Ivan Natividad: Cherish them while they’re young, and old | TheUnion.com

Ivan Natividad: Cherish them while they’re young, and old

Ivan Natividad

The most terrifying thing in the world is baby poo … wet baby poo.

When it seeps out of the diaper and soaks onto that onesie, without knowing, you go to pick up the little person and it gets all over your forearm.

And then, like some kind of baby pathogen it somehow spreads to your shirt, then to your hands.

So now with arms straightened, fingers pinched, you're holding up this baby by the armpits frantically trying to get to the changing table.

I remember his first tooth, his first steps, his first words, his first everything. Now he’s off to wreak havoc in the hallways of a place other than our home, and I’m not ashamed to say that I’m kind of sad.

You finally get him on his back, and it's like peeling back the layers of a rotten onion. You get the onesie off, you throw it in the sink, and the poo somehow travels into his hair.

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He starts playing with it so you've got to find a way to clean his hands before he starts touching other parts of his body … most of all his mouth.

Once you've got that situated, you realize some of it got onto the ground and onto your foot and you've smeared some of the poo all over the floor.

Every parent has experienced the wrath of baby poo to some degree or another, and it's not something we want to remember.

For myself, being the father of three young children, it can be hard to separate the good times from the, well, disgusting.

Nevertheless, I've been told to cherish the days when they are young, before they start ignoring your phone calls and are ashamed to spend time with you. So I've tried my best to manufacture fun and adventurous experiences with them, all the while capturing these moments to look back on and remember.

My son Dillinger is the eldest of the three, and he is coming up on an important milestone in his life — the first day of school. And for some weird reason, he's excited.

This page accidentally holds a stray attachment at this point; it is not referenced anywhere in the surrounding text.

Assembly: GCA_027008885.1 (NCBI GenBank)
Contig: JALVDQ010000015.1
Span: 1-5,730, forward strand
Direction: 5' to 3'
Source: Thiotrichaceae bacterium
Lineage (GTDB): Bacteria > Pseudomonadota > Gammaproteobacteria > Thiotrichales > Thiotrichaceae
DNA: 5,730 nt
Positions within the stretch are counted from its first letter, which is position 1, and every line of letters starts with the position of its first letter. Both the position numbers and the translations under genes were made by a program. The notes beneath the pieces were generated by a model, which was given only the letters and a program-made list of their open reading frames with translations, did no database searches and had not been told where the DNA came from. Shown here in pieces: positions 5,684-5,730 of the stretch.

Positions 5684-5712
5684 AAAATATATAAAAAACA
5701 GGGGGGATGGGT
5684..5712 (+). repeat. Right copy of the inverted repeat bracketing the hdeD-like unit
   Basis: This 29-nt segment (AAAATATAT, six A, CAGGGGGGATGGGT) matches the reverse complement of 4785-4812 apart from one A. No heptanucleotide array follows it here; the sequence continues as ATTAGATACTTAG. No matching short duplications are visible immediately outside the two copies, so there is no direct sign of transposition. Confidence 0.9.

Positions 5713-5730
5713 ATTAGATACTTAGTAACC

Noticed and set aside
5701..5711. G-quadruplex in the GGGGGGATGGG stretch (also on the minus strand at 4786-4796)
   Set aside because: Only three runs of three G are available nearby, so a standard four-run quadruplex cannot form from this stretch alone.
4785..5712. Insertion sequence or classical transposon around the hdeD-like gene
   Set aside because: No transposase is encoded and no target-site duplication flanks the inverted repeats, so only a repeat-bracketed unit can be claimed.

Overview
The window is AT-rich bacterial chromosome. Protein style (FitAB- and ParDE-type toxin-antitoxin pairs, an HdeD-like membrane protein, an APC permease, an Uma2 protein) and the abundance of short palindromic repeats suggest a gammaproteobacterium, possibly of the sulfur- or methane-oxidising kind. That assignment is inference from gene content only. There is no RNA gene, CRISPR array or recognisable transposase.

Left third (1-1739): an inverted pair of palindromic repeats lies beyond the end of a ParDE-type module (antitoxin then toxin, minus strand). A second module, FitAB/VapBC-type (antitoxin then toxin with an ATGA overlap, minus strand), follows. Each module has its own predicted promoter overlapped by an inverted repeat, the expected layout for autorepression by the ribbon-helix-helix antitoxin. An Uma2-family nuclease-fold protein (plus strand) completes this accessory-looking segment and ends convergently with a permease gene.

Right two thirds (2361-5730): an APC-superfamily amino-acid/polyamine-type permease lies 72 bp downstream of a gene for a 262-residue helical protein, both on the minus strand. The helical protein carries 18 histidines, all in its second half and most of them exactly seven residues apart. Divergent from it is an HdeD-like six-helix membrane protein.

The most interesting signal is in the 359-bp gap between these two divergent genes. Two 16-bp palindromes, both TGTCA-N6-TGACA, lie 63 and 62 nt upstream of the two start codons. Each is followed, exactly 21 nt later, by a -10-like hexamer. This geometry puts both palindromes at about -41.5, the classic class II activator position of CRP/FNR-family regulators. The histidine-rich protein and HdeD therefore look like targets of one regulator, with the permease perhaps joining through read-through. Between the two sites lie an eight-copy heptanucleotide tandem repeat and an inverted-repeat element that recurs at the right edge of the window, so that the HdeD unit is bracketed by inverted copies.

The first day of the school year can mean different things to different parents. On Monday, an Alabama mother got some attention after a Facebook photo she took of her kids on the first day of school went viral.

The picture shows her three children dressed for school with their backpacks looking like they hate life, while the mother sits jovially on a floaty in their pool holding up a champagne flute filled with what looks to be a mimosa.

Good for her.

Maybe it's just because this is my son's first day of school ever, but I'm not as happy about seeing him off for half the day every morning.

Don't get me wrong. I'm excited for him and I look forward to see how he reacts to all the new things he'll learn and the new friends he will make, but to be honest, I'm quite nostalgic about it.

I can still remember him as this little human I could cradle in one arm. I remember how he would crawl to me lovingly after a long day at work, and how as an infant he would never stop crying until I rapped lyrics from random '90s hip-hop songs to him. Or the time he tried to impress a girl by running down a hill fast, falling on his face.

I remember his first tooth, his first steps, his first words, his first everything.

Now he's off to wreak havoc in the hallways of a place other than our home, and I'm not ashamed to say that I'm kind of sad.

So recently I've found myself hugging him tighter and longer, reading to him more often, and going on trips with him that maybe I wouldn't have taken in the past. It's been great, and it's allowed me to realize that I don't need a first day of school lurking on the horizon to go above and beyond as a father.

I just need to cherish them every day regardless and continue to build that bond as a father no matter what age they are.

So maybe when they're older, they'll return a phone call or two.

And if they don't, I'll at least have an appreciation for the memories that I already have with them.

Baby poo and all.

To contact Digital Editor Ivan Natividad, email inatividad@theunion.com or call 530-477-4242.

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